- Covid-19 lockdown and semiconductor chip shortage won't stop Porsche's global sales ascent.
- Luxury cars from all brands will continue to rise in popularity over the next five years around the world.
- Electric cars to lead the proverbial charge for OEMs when it comes to new luxury vehicle sales.
- For motoring news, go to Wheels24
The impact of the ongoing Covid-19 pandemic lockdown around the world and the semiconductor chip shortage might have caused havoc in the automotive sector over the past year, but that hasn't stopped the boys and girls at Porsche in Stuttgart from pouring accelerant on the company's global new car sales programme.
Porsche says it's achieved a record result for the first three quarters of 2021: having delivered 217 198 vehicles worldwide between January and September. This represents a 13% increase for the premium sports car manufacturer. Demand for Porsche sports cars and SUVs has risen across all sales regions, particularly in China and the USA.
"The high demand for our sports cars continued into the third quarter, and we are delighted to have been able to supply so many cars to customers during the first nine months of the year," says Detlev von Platen, Member of the Executive Board for Sales and Marketing at Porsche AG.
He expounds that Porsche's order books are nicely filled and are, in turn, filling the board of management with optimism and enthusiasm as they approach the year-end rush. "However, the coronavirus situation remains dynamic, and we are facing challenges in sourcing semiconductors. For these reasons, we are keeping a very close eye on current developments to ensure that we can continue to react flexibly," he adds.
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According to statistics, the global luxury car market was valued at around USD 410 billion in 2020. The market is projected to grow to USD 566 billion by 2026, with a compound annual growth rate of approximately 5 per cent during the forecast period (2021-2026).
Mordor Intelligence, a research firm based in India studying the impact of Covid-19 on the global auto sector, says: "The pandemic had a profound effect on the luxury car market directly in the short term as the sales and production witnessed a decline in 2020. Furthermore, the pandemic has dramatically affected the spending power of every individual. After governments lifted the restrictions, the market gradually started gaining its lost momentum," its latest report highlights.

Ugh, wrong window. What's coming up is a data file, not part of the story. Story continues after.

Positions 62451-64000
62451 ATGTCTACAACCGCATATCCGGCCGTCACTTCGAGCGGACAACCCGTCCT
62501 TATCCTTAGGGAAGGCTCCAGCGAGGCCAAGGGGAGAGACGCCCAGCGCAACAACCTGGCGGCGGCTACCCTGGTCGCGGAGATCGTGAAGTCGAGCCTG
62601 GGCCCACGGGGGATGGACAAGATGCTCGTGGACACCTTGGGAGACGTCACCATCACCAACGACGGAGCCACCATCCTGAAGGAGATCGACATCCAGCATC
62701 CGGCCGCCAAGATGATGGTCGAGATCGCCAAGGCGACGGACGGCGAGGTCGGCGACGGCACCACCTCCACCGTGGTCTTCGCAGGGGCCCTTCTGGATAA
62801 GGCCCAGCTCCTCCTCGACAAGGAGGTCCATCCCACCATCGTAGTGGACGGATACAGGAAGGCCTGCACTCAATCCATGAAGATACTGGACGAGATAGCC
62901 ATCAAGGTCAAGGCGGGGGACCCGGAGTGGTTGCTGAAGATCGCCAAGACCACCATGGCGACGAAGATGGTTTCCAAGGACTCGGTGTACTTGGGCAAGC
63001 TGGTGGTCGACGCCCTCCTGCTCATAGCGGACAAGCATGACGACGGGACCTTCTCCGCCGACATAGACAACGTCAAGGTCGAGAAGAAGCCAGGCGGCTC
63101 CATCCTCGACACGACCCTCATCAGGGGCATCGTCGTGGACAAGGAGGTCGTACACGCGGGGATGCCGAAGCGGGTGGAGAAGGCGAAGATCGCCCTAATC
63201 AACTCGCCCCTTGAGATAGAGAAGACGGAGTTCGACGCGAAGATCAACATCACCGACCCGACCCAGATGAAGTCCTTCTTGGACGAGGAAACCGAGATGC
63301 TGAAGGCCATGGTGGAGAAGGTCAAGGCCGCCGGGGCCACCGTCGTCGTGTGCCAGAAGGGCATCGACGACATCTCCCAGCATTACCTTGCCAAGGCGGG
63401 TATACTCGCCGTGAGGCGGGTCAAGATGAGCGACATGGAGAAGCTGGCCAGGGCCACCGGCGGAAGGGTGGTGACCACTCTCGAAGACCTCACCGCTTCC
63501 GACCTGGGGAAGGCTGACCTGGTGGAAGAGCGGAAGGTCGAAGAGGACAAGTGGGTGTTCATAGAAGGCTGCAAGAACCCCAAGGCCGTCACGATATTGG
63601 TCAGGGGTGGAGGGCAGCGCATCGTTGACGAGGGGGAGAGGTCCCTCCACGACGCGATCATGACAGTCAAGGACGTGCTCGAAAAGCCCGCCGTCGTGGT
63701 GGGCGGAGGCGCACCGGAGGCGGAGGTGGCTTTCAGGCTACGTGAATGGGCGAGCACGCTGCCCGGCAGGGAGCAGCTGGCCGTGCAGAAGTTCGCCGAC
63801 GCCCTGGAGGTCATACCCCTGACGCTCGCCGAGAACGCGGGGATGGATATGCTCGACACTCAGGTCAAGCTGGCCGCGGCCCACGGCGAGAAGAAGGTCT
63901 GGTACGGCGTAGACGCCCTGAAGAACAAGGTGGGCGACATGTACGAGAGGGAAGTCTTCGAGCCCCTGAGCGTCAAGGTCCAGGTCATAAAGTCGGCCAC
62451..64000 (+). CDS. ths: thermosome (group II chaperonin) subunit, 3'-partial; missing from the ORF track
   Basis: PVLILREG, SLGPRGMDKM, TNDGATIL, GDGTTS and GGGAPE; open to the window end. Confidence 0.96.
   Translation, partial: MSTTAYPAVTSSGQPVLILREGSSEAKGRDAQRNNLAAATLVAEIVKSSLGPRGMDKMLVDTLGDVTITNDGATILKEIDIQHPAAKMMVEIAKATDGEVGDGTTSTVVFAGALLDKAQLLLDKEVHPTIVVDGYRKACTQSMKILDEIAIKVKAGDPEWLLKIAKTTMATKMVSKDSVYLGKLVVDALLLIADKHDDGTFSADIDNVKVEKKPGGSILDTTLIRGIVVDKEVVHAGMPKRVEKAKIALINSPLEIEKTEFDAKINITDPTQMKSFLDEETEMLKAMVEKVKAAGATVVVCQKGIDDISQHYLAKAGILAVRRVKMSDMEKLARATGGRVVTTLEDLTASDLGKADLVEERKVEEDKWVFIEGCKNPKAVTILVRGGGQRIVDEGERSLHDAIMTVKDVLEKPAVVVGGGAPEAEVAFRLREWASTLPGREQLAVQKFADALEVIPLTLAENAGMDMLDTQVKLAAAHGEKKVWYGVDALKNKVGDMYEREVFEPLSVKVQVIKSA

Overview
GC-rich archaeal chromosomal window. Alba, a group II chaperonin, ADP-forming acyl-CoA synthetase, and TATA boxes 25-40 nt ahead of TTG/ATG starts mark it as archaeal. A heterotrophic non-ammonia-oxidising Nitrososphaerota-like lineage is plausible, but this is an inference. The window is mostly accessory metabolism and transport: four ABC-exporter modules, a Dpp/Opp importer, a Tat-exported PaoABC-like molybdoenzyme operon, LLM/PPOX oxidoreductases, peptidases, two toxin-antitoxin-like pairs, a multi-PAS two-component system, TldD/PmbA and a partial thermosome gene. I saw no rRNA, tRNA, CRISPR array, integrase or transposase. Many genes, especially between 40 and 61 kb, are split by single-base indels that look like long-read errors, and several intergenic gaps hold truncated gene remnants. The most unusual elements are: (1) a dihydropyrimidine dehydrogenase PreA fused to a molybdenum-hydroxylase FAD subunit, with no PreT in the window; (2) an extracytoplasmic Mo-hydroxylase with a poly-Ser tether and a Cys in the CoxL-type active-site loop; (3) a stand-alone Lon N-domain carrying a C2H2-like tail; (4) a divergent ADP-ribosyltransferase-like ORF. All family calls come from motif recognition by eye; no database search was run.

In its latest report, Mordor Intelligence notes that luxury cars provide a high level of comfort and safety features, creating opportunities for the market.
"Moreover, the growing trend of electric luxury vehicles worldwide is fueling the demand for luxury cars. Due to growing environmental concerns and increasing fuel prices, major luxury car manufacturers are launching electric variants of their vehicles. This is also likely to accelerate the growth of the luxury car market," the firm expounds. "Some of the major players in the market are Mercedes-Benz, BMW, Lexus, Audi, Volvo, Land Rover, Jaguar, and Tesla. The other players in the market include Ferrari, Lamborghini, and Porsche, amongst others."
Porsche's Cayenne remains the most successful model for the company, with 62 451 examples delivered this year, followed by the Macan with 61 944 units, a 12 per cent increase compared to the same period last year.
The fully electric Taycan is also proving extremely popular worldwide, with 28 640 cars being delivered to customers. Now in its second full year on the market, it is on a par with the iconic 911 sports car, 27 972 of which found new homes in the first three quarters of 2021 – an increase of 10 per cent.
The 718 Boxster and 718 Cayman were purchased by 15 916 customers, representing a rise of one per cent compared to the same period last year.
Deliveries of the Panamera also remained firm at the previous year's level with 20 275 examples – an increase of one per cent.
China, which is the largest single market for Porsche globally, contributed 69 789 vehicles to the total number delivered in the first three quarters of 2021, an increase of 11 per cent.
In total, deliveries to Asia-Pacific, Africa and the Middle East increased by 12 per cent. The company delivered Porsche cars to 97 841 customers in these regions.
Porsche's sports cars also enjoyed great popularity in Europe: 56 332 vehicles were delivered to customers, an increase of two per cent on the previous year.
In Germany, demand increased by nine per cent between January and September, with 19 099 units delivered.
South Africa remains one of Porsche's largest markets, particularly when it comes to Cayenne, Macan and 911 sales. The Taycan and Taycan Cross Turismo has also been well received by customers as the local distributor is receiving more orders than initially anticipated despite the eye-watering price tags on some of these cars. Last month, Porsche sold more than 40 brand new cars in South Africa.